The Kinect is a great add-on for the XBox 360. Many people had their doubts, and although core gamers will decry the Kinect, it can be really good fun to play around with. Literally, you are the controller. There has been some interest in hacking the Kinect to work with computers other than the XBox, and there are drivers available now to use with Windows, MacOSX and Linux.
I became interested in coding Processing to work with the Kinect, but soon became disheartened when it appeared that bone data (or joint positions) were not readily available, instead only 3D depth data (cool but not enough) was readable.
Then I found the OpenNI drivers (see links below) and the OSC server from Sensebloom. They were able to send joint data encoded as OSC commands to Processing, and I wrote up my own little Processing receiver to test it. It worked so well, I delved into their C++ code to see if I could send the same data to Scratch.
When I couldn’t see a way for Scratch to interpret the OSC code, I read about the remote sensing over the network that Scratch allows. This was perfect; I could send Scratch commands from a C program which was reading joint data from the Kinect.
So after making a few Scratch proof-of-concept games to test it, I decided to release it all for you guys to test out.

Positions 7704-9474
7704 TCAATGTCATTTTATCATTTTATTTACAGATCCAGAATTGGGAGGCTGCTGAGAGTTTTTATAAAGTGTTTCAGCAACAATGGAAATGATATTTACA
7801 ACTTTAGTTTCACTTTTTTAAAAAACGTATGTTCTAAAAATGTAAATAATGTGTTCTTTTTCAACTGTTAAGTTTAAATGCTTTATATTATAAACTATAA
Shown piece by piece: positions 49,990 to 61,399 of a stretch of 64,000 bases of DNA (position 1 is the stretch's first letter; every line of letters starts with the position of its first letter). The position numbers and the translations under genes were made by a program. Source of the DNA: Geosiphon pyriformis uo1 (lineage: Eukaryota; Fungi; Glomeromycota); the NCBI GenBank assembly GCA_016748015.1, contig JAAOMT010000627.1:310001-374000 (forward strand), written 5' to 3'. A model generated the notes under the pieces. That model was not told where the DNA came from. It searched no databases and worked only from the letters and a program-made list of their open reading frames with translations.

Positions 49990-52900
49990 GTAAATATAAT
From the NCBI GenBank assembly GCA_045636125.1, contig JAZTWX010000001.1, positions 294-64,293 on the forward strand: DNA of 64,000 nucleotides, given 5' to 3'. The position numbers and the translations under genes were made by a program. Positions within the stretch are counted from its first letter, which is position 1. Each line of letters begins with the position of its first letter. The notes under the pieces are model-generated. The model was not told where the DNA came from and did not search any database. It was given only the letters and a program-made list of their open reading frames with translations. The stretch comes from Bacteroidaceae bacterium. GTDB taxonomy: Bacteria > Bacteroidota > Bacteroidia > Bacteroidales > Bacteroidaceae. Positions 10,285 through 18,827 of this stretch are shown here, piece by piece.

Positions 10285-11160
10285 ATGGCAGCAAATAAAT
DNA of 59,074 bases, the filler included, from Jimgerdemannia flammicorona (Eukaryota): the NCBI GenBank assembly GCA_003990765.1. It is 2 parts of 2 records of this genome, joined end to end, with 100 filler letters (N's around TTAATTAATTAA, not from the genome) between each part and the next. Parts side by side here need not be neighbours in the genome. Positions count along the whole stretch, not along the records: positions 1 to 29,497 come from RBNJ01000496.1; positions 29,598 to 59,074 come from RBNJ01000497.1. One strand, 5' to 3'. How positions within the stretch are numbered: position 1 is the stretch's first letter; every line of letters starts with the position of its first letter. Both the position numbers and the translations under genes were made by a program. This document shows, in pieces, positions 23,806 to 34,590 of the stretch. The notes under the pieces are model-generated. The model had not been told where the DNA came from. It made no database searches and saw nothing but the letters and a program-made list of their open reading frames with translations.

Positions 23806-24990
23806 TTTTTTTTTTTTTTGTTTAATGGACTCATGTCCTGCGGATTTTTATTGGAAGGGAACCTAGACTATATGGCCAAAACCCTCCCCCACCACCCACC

Stop breadboarding and soldering – start making immediately! Adafruit’s Circuit Playground is jam-packed with LEDs, sensors, buttons, alligator clip pads and more. Build projects with Circuit Playground in a few minutes with the drag-and-drop MakeCode programming site, learn computer science using the CS Discoveries class on code.org, jump into CircuitPython to learn Python and hardware together, or even use Arduino IDE. Circuit Playground Express is the newest and best Circuit Playground board, with support for MakeCode, CircuitPython, and Arduino. It has a powerful processor, 10 NeoPixels, mini speaker, InfraRed receive and transmit, two buttons, a switch, 14 alligator clip pads, and lots of sensors: capacitive touch, IR proximity, temperature, light, motion and sound. A whole wide world of electronics and coding is waiting for you, and it fits in the palm of your hand.